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737 MAX planes stored during the worldwide MAX grounding. (Photo: AirlineGeeks | Katie Bailey)

While Showing Signs of Recovery, Boeing Posts 3.3 Billion Loss for Q3 2022

Another earnings presentation, another negative result for Boeing. In recent years, the U.S. manufacturer found no way to escape this sequence, and Q3 2022 was no exception.

Although a deeper analysis shows a change in trend and some signs of recovery in the medium term, Boeing’s position remains complex.

In this quarter, Boeing presented a net negative result of $3.3 billion on total revenue just under $16 billion. A disastrous result across the board and, in one of those rare cases, a direct consequence of the problems that the division that kept the manufacturer afloat during the peak of the 737 MAX crisis is carrying silently. The goose that laid the golden egg is now a liability that triggers alerts on all fronts.

Boeing Defense and the fixed-price contract trap

For years, the Defense division proved to be a safe harbor for Boeing shareholders: long, expensive contracts with a production volume that guaranteed continuity. Of course, to win those contracts some concessions had to be made, which in part were born out by the contractors’ sustained abuse of the finances of the forces buying the products.

It took several things to happen on several programs that suffered delays, cost overruns, contracted packages that did not meet the operator’s expectations, and price increases before the USAF decided to put its foot down and not subsidize the supplier’s inefficiency: fixed-price contracts were born.

Perhaps the paradigmatic case is the KC-46: the multipurpose refueler that won by force a contract from the Airbus A330 MRTT was rushed out in bid-we-can’t-reject mode. Eleven years after winning the contract it still has not resolved basic issues with its remote vision system for refueling and only this year made progress with the approval of air-to-air refueling operations.

In 2011 it signed a fixed-price contract for 179 aircraft. Eleven years later, it delivered 62. With more than 100 aircraft to go, the KC-46 is a burden that will never recoup its development costs. And it is not the only one.

The T-7A Red Hawk has not been an easy – or cheap – project either, and the MQ-25 preferred not to feel alone and joined the club that also includes the new Air Force One, the VC-25B.

In this quarter Boeing Defense took responsibility for $2.8 billion of the $3.3 billion loss, on those four programs and a smaller expenditure on the NASA Commercial Crew program. An atrocious result for the division, which posted a -52 percent operating margin.

“While our cash generation was strong, our revenue and earnings were significantly impacted by losses on fixed-price development programs in our defense business, driven by higher estimated manufacturing and supply chain costs, as well as technical challenges,” Dave Calhoun said in a communication to employees.

“We are focused on maturing these programs, mitigating risks and delivering for our customers and their important missions,” he added

Boeing Commercial: Bad, but not that bad.

While unable to escape the red, Boeing’s commercial aviation division is showing some improvements that suggest the future doesn’t look as bad as it did in 2020 or 2021. With a loss of 643 million and an operating margin of -10.3 percent, it cannot be said that this is a good result – in fact, in millions of losses it is a little worse than last year, while revenue was considerably higher-, but much of this balance is attributable to problems that are already reducing their impact.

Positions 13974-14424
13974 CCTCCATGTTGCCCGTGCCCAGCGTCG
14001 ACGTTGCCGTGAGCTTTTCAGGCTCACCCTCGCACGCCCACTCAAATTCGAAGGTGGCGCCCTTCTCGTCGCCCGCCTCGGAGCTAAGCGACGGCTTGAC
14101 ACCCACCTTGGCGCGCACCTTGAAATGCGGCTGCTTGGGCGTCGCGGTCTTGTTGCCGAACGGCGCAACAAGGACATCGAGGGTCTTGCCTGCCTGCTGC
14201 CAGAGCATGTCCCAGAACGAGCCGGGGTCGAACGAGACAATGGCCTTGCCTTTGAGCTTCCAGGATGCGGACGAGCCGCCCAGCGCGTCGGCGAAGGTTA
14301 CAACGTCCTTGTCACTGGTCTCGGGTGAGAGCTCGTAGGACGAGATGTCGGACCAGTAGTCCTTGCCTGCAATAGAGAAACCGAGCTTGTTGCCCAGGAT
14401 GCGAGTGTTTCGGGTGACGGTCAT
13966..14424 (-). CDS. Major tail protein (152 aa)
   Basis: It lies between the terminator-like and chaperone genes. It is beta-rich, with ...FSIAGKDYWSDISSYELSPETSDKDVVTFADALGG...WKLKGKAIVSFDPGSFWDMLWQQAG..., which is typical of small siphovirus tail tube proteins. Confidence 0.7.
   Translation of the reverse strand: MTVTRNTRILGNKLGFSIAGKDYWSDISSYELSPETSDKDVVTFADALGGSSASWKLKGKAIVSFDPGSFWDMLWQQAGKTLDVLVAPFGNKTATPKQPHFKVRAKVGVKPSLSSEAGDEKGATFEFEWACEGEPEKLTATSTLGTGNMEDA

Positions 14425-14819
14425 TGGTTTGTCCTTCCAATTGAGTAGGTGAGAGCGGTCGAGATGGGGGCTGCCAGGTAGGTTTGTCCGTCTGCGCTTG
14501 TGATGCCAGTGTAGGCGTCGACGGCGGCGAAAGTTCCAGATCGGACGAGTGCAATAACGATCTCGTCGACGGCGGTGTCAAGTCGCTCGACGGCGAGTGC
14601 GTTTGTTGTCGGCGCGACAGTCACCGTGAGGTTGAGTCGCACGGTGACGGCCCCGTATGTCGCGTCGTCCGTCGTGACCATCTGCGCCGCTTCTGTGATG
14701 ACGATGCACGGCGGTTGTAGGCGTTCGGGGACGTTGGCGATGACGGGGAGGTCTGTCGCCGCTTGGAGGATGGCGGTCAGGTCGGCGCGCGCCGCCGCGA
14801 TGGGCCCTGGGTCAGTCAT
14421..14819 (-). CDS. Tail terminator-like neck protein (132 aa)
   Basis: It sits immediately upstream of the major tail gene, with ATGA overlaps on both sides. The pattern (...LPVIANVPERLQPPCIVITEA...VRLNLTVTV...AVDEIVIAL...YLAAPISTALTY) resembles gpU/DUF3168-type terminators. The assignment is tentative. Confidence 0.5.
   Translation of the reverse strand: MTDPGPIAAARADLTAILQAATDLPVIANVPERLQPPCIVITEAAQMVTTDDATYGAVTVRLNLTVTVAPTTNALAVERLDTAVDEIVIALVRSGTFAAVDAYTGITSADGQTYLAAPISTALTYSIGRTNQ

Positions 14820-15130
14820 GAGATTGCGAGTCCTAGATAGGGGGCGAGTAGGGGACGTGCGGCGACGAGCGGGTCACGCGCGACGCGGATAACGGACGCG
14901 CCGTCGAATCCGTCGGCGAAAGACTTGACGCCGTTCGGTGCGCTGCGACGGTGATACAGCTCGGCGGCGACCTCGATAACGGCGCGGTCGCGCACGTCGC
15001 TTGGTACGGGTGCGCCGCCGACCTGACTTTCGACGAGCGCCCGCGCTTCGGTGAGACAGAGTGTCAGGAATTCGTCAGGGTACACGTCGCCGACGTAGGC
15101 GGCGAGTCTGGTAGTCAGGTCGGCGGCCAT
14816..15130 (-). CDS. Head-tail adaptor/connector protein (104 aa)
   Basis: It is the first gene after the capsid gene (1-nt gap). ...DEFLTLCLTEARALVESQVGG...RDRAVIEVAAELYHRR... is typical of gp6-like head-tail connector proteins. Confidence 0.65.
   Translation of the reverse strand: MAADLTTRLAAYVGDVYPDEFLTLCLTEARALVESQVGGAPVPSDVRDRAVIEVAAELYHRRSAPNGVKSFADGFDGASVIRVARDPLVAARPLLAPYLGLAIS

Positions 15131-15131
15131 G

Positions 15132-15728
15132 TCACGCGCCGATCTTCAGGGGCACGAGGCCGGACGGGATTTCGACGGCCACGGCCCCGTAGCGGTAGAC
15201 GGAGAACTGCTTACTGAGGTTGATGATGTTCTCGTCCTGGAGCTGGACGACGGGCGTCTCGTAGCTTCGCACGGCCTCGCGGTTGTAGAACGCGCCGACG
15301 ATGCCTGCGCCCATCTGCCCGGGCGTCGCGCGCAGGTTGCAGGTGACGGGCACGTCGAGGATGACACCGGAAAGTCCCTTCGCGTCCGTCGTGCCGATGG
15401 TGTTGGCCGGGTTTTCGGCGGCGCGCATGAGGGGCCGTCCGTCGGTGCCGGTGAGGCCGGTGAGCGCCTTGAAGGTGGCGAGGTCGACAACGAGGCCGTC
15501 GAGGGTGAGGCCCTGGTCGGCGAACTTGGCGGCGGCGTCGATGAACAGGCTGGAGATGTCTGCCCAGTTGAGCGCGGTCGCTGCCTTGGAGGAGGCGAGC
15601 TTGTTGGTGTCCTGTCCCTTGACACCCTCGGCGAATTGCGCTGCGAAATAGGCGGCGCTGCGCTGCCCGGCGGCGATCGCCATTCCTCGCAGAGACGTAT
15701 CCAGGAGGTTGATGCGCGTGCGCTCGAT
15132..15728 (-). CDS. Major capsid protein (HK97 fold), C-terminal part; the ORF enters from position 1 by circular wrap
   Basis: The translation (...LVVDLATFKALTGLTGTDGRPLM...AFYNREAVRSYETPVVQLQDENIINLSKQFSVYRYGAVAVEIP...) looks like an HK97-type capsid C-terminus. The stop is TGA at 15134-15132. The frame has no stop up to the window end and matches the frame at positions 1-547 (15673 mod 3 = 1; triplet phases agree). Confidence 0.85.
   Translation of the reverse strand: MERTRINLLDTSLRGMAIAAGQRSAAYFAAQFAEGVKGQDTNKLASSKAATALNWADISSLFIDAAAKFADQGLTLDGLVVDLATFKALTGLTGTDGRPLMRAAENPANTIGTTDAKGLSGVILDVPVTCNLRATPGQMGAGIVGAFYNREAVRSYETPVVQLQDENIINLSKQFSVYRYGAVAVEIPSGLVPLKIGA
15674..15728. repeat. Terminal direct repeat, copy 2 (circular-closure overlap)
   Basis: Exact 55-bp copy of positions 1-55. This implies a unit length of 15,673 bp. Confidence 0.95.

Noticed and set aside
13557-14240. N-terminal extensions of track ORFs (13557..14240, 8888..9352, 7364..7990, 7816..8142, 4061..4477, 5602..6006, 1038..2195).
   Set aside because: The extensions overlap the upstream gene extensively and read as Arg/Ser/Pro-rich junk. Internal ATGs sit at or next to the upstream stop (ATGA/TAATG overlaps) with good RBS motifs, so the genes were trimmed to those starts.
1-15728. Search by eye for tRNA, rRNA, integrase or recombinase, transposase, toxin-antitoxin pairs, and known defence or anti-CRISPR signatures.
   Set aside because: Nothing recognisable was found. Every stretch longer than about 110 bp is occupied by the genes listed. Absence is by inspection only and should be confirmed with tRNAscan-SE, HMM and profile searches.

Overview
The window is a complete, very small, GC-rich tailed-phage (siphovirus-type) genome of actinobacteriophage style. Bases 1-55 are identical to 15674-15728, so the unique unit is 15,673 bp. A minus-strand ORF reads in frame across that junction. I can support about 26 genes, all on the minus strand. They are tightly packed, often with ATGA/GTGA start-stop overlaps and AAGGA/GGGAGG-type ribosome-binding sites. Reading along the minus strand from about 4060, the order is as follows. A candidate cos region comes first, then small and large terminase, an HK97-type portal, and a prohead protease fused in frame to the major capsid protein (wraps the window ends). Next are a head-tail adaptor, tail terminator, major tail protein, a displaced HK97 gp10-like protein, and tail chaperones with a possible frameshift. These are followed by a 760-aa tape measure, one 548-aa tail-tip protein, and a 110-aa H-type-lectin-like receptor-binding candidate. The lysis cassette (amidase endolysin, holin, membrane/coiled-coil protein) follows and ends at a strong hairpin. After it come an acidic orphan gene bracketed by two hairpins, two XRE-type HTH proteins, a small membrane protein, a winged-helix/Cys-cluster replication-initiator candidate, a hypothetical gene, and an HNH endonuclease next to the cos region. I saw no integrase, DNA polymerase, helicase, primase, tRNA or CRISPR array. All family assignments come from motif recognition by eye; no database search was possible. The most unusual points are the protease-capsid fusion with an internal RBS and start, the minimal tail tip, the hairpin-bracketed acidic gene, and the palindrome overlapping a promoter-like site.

With 737 MAX deliveries in full swing and 787 deliveries gaining pace after returning in August, expect revenues to grow and charges for past delays and cancellations to impact less and less.

The 737-7 and -10 certification issues still hang over the division’s head and resolution of that conflict is absolutely key to the entire MAX project, but a favorable decision would solidify a must-have financial relief for the manufacturer at its flagship division’s worst historical moment.

“We continue to take important steps in our turnaround effort as we drive stability and focus on performance. That said, we remain in a challenging environment and have more work ahead of us to ensure we deliver on our commitments and restore the strength of our company” Calhoun also shared in his message.

“As we begin to reach key operational milestones, we were able to generate $2.9 billion of free cash flow in the quarter. This puts us on a very solid path to achieve positive free cash flow by 2022, which has been our key financial metric for the year,” he concluded.

And that is Boeing’s goal: to deliver a cash-flow positive year. After years of navigating troubled waters – in 2021 cash flow was -507 million – and with serious challenges ahead, Boeing has yet to resolve profoundly significant questions about its immediate future. But it seems that a little beyond the storm there is some sunshine.

 

This article was originally published by Pablo Diaz on Aviacionline in syndication with AirlineGeeks.

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  • Aviacionline

    Born in Argentina, with a regional focus and global reach, Aviacionline is the Spanish-speaking leader in Latin America.

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